However, its close relationship to the USSR alienated the republic from most Western powers, causing them to side with Iran. Qazi Muhammad did not deny that his republic was funded and supplied by the Soviets, but did deny that the Iranian Kurdish Democratic Party (PDKI) was a communist party. He claimed that this was a lie fabricated by the Iranian military authorities, and added that his ideals were very different from the Soviets'.[8]

On December 15, 1946, Iranian forces entered and secured Mahabad. Once there, they closed down the Kurdish printing press, banned the teaching of Kurdish language, and burned all Kurdish books that they could find. Finally, on March 31, 1947, Qazi Muhammad was hanged in Mahabad on counts of treason.[9]


Qazi Muhammed establishing Republic of Mahabad

Mustafa Barzani, with his soldiers from Iraqi Kurdistan, assisted the Republic's forces. After the fall of the republic, most of the soldiers and four officers from the Iraqi army decided to return to Iraq. The officers were condemned to death upon returning to Iraq and are today honored along with Qazi as heroes martyred for Kurdistan. Several hundred of the soldiers chose to stay with Barzani. They defeated all efforts of the Iranian army to intercept them in a five-week march and made their way to Soviet Azerbaijan.[6]

In October 1958, Mustafa Barzani returned to Northern Iraq, beginning a series of struggles to fight for an autonomous Kurdish region under a newly formed party called the KDP, carrying the same Kurdish flag that was used in Mahabad.

Massoud Barzani, the President of Iraqi Kurdistan as of 2015, is the son of Mustafa Barzani. He was born in Mahabad.

See also


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  4. 4.0 4.1 McDowall, David (2004). A modern history of the Kurds. I.B. Tauris. pp. 244–245. ISBN 1-85043-416-6.<templatestyles src="Module:Citation/CS1/styles.css"></templatestyles>
  5. Allain, Jean (2004). International Law in the Middle East: Closer to Power than Justice. Ashgate Publishing Ltd. pp. 27–28.<templatestyles src="Module:Citation/CS1/styles.css"></templatestyles>
  6. 6.0 6.1 6.2 C. J. Edmonds, Kurdish Nationalism, Journal of Contemporary History, pp.87-107, 1971, p.96
  8. Meiselas, Susan (1997). Kurdistan In the Shadow of History. Random House. p. 182. ISBN 0-679-42389-3.<templatestyles src="Module:Citation/CS1/styles.css"></templatestyles>
  9. McDowall, 2004. pp.243-246


  • "The Republic of Kurdistan: Fifty Years Later", International Journal of Kurdish Studies, 11, no. 1 & 2, (1997).
  • The Kurdish Republic of 1946, William Eagleton, Jr. (London: Oxford University Press, 1963)
  • (German) Moradi Golmorad: Ein Jahr autonome Regierung in Kurdistan, die Mahabad-Republik 1946 - 1947 in: Geschichte der kurdischen Aufstandsbewegungen von der arabisch-islamischen Invasion bis zur Mahabad-Republik, Bremen 1992, ISBN 3-929089-00-9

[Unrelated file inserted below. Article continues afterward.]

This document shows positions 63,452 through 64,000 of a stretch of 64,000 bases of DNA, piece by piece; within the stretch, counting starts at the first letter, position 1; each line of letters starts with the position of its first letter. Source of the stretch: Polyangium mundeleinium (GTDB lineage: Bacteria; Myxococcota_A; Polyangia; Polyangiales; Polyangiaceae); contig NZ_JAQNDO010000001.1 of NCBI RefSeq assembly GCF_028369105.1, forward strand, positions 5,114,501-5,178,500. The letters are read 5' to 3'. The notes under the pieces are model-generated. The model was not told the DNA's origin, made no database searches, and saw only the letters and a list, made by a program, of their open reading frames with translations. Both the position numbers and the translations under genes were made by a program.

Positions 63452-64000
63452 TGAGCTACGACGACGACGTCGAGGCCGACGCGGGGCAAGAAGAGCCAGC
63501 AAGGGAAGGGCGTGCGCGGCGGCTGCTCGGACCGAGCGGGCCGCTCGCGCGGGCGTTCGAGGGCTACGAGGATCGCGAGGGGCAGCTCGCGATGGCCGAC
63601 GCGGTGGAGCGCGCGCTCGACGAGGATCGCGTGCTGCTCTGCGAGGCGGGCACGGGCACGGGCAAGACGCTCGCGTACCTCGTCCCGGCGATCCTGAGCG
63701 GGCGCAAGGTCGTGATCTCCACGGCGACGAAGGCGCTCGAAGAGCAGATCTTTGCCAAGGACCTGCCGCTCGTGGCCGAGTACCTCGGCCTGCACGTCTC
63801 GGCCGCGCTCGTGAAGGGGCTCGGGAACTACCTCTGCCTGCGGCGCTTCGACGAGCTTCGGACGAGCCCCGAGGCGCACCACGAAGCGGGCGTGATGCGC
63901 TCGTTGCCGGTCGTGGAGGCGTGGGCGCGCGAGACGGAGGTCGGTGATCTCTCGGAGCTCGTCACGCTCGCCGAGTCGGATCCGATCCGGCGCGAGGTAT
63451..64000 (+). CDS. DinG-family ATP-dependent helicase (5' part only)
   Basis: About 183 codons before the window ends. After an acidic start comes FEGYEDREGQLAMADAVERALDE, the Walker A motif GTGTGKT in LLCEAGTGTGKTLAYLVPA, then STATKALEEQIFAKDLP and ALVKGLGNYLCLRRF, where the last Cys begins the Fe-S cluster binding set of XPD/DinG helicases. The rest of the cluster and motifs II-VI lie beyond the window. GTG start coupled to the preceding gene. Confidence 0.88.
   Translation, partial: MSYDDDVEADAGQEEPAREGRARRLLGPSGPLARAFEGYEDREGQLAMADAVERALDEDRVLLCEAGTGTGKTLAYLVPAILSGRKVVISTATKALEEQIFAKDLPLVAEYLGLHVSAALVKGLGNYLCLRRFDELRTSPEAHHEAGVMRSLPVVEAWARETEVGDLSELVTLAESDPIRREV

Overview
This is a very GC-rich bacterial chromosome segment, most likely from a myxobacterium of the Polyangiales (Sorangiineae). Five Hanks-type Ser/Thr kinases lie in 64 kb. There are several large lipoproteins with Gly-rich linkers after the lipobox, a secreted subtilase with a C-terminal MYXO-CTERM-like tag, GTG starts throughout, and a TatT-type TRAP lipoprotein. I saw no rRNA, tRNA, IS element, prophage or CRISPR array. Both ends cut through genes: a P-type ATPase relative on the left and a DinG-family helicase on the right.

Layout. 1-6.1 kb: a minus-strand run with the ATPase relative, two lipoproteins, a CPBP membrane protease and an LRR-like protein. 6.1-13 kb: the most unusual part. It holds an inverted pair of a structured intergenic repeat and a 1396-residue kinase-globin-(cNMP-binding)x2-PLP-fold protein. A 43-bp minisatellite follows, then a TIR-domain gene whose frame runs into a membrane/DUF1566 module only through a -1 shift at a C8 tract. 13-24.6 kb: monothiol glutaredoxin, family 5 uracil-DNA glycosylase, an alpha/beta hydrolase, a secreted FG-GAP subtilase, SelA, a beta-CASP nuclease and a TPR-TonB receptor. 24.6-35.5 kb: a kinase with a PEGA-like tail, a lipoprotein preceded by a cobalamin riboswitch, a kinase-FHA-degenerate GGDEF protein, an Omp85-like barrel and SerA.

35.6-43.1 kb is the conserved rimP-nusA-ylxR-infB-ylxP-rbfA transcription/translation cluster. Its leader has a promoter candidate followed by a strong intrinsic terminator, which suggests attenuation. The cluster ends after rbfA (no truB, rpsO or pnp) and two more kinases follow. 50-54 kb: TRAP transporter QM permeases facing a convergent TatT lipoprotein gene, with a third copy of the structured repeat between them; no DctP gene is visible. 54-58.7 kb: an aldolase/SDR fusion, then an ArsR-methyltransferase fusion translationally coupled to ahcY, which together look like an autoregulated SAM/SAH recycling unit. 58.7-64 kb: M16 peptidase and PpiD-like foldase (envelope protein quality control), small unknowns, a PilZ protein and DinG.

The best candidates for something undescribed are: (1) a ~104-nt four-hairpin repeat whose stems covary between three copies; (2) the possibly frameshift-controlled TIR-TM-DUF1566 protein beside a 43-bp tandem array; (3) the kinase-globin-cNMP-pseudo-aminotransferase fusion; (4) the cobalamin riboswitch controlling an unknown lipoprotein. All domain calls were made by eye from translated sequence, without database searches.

• (French) M. Khoubrouy-Pak: Une république éphémère au Kurdistan, Paris u.a. 2002, ISBN 2-7475-2803-0
  • Archie Roosevelt, Jr., "The Kurdish Republic of Mahabad", Middle East Journal, no. 1 (July 1947), pp. 247–69.
  • William Linn Westermann, "Kurdish Independence and Russian Expansion", Foreign Affairs, Vol. 24, 1945–1946, pp. 675–686
  • Kurdish Republic of Mahabad, Encyclopedia of the Orient. [1]
  • The Kurds: People without a country, Encyclopædia Britannica [2]
  • Meiselas, Susan Kurdistan In the Shadow of History, Random House, 1997. ISBN 0-679-42389-3
  • McDowall, David A Modern History of the Kurds, I. B. Tauris, 1996 (Current revision at May 14, 2004). ISBN 1-86064-185-7
  • Yassin, Burhaneddin A., "A History of the Republic of Kurdistan", The International Journal of Kurdish Studies, 11, nos. 1-2 (1997): 115-240.
  • Yassin, Burhaneddin A., Vision or Reality: The Kurds in the Policy of the Great Powers, 1941-1947, Lund University Press, Lund/Sweden, 1995. ISSN 0519-9700, ISBN 91-7966-315-X Lund University Press. ou ISBN 0-86238-389-7 Chartwell-Bratt Ltd.
  • (Russian) Масуд Барзани. Мустафа Барзани и курдское освободительное движение. Пер. А. Ш. Хаурами, СПб, Наука, 2005.
  • (Russian) М. С. Лазарев. Курдистан и курдский вопрос (1923—1945). М., Издательская фирма «Восточная литература» РАН, 2005.
  • (Russian) Жигалина О. И. Национальное движение курдов в Иране (1918—1947). М., «Наука», 1988.
  • (Russian) История Курдистана. Под ред. М. С. Лазарева, Ш. Х. Мгои. М., 1999.
  • (Russian) Муртаза Зарбахт. От Иракского Курдистана до другого берега реки Аракс. Пер. с курдск. А. Ш. Хаурами. М.-СПб, 2003.

External links